Jonathan added, "Anyone who knows Kaitlin and Lauren know that they are very competitive, however, my goal for both girls was for them to have a positive experience so that they would want to race again."
Lauren's mom, Edie, a 375th Force Support Squadron education service counselor, said they had a great experience, even though Lauren dealt with her fear of fish jumping in the boat based on previous run-ins with Asian Carp. She explained how Lauren was kayaking when an Asian Carp jump into her boat and bruised her ribs before she could get it back out of the boat. During the night on this race, the team skirted one of the shallow dikes, and three carp jumped into the boat, but no one was hurt.
Lauren said, "It was scary and the biggest fish I have ever seen. It was dark, we were stuck on a log and the fish weighed at least 20 pounds. The fish was so big my Dad had to grab it by its tail and throw it out of the boat. Two more jumped in before we were able to get out of the wing dike."
While Lauren set the record for being the youngest to compete and finish, Jonathan is no stranger to breaking records either. In 2010, his team set a Guinness World Record for the longest journey by dragon boat [a long boat decorated with dragons and 21-member crew] in the MR340 race.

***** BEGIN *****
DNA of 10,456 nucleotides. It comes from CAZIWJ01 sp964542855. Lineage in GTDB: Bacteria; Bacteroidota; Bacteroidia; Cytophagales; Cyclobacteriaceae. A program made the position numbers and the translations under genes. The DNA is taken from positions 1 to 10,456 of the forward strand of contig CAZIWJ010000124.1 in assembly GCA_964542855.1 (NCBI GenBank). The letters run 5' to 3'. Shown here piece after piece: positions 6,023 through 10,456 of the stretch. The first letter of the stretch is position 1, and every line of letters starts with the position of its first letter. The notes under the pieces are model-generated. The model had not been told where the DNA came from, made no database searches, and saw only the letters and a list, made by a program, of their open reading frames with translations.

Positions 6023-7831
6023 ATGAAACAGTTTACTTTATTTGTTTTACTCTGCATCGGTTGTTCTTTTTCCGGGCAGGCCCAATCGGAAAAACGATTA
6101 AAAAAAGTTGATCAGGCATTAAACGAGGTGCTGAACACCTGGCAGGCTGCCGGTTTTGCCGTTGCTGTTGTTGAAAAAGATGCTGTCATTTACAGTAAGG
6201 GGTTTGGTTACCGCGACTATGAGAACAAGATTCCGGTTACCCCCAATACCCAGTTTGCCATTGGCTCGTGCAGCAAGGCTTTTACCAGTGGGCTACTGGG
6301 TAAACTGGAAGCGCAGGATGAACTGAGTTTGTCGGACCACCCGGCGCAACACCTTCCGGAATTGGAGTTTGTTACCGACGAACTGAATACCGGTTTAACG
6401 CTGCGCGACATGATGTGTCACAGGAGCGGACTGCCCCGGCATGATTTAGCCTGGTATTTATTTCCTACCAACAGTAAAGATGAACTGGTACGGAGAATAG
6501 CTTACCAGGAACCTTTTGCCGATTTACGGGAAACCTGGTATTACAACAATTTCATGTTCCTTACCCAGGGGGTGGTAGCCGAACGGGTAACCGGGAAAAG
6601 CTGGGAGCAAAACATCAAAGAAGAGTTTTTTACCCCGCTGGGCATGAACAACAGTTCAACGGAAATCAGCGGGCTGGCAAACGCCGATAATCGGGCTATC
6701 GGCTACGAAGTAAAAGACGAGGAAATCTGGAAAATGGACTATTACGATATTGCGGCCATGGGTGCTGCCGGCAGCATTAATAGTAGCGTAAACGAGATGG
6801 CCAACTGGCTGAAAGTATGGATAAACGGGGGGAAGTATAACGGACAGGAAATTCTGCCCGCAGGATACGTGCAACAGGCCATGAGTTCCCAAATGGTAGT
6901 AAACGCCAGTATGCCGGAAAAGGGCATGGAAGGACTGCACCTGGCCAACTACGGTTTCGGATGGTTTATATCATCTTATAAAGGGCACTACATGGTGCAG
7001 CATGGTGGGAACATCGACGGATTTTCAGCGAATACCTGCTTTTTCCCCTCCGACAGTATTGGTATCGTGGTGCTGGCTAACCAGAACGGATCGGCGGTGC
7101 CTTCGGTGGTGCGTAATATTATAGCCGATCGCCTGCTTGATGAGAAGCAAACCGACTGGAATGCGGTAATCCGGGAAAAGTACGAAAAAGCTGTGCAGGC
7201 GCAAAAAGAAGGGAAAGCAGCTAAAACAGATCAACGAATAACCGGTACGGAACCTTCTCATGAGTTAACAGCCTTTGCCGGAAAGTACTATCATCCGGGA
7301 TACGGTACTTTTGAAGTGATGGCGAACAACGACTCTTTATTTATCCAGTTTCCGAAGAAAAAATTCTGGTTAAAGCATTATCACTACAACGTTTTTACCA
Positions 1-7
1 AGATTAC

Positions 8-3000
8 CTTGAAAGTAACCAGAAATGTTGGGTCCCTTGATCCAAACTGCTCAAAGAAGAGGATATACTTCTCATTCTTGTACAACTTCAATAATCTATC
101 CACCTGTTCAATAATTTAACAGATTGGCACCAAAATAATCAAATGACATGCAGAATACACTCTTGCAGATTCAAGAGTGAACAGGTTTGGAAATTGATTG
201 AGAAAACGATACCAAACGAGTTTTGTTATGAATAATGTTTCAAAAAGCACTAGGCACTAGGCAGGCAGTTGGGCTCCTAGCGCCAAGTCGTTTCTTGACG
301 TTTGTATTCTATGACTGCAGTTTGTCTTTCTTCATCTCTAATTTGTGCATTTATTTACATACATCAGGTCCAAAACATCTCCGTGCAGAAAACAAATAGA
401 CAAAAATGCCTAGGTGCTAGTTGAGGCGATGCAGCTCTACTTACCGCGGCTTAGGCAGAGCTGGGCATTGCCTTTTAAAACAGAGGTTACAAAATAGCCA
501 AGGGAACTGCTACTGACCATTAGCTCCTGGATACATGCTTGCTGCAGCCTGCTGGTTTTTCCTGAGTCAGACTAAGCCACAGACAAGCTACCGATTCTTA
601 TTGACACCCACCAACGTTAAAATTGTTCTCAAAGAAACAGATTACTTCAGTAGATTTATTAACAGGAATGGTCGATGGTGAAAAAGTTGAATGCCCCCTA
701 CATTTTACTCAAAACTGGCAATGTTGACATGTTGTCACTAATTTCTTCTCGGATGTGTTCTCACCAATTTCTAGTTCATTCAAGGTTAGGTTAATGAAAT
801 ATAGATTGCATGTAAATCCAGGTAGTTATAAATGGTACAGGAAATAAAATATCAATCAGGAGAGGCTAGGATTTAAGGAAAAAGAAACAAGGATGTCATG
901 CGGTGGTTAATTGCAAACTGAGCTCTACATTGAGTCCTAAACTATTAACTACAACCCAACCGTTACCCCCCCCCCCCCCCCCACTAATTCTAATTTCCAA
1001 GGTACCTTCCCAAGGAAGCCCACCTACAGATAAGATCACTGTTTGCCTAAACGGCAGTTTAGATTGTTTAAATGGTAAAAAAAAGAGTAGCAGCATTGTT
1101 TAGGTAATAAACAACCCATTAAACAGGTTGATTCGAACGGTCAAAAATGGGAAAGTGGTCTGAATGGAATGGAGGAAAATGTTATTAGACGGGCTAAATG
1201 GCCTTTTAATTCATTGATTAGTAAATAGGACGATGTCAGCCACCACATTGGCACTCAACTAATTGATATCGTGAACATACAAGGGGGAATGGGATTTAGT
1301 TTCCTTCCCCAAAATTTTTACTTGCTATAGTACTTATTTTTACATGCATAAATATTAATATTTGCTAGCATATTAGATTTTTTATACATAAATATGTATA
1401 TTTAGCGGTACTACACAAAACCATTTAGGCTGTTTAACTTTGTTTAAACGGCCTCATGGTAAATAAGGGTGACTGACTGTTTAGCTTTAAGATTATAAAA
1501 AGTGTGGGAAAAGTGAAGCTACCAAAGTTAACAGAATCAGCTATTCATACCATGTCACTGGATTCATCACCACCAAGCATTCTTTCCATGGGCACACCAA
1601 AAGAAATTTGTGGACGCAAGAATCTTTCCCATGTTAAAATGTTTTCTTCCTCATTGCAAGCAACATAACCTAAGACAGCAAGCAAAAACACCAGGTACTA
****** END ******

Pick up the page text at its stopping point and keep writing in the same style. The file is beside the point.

As a veteran paddler, he has also participated in adventure races all over the world. Most recently he participated in the 2012 Texas Water Safari world's toughest canoe race in San Marcos. This is his third time participating in the MR340 race, and he has finished top five in the last two races.
He said his interest in paddling began in when he was stationed at Howard AFB, Panama, where he raced in the Cayucos from the Atlantic to the Pacific Ocean through the Panama Canal. Because of Jonathan's extensive paddling skill and knowledge, Lauren was allowed to get a waiver to participate in this year's race.
"Jonathan's been teaching Lauren how to paddle long before she knew her ABC's," said Edie. "He also has taught her about nutrition. For instance, when preparing for long races like this, you shouldn't' drink caffeine or eat a lot of sugar because it dehydrates you, which is why she was looking forward to a coke at the end of her race."
Lauren, a seventh grader at Holy Childhood School in Mascoutah, remembers when he built a kayak for her at age 5, dubbed "Little Blue," and recently they have taken their canoe called Minnesota 3 on trips they to the Kaskaskia River so she could learn to paddle and steer correctly.
"He also made me learn how to do a wet entry just in case we flipped," she said. "In training for this event, we did a long eight-hour paddle on the Missouri River so I could get used to the river and learn how hard it would be to sit in the boat for long periods of time. My dad is huge on safety and drilled me on boating safety rules, what-if scenarios, and boat and river terminology."
Lauren said she plans to keep up with the sport and do as many races as possible that her father supports, which seemed to please him.
"So many times we see young athletes in paddling sports compete in one race, never to compete again," he said. "Who knows, maybe in a few years there will be just a female team of Redfern and Jiral."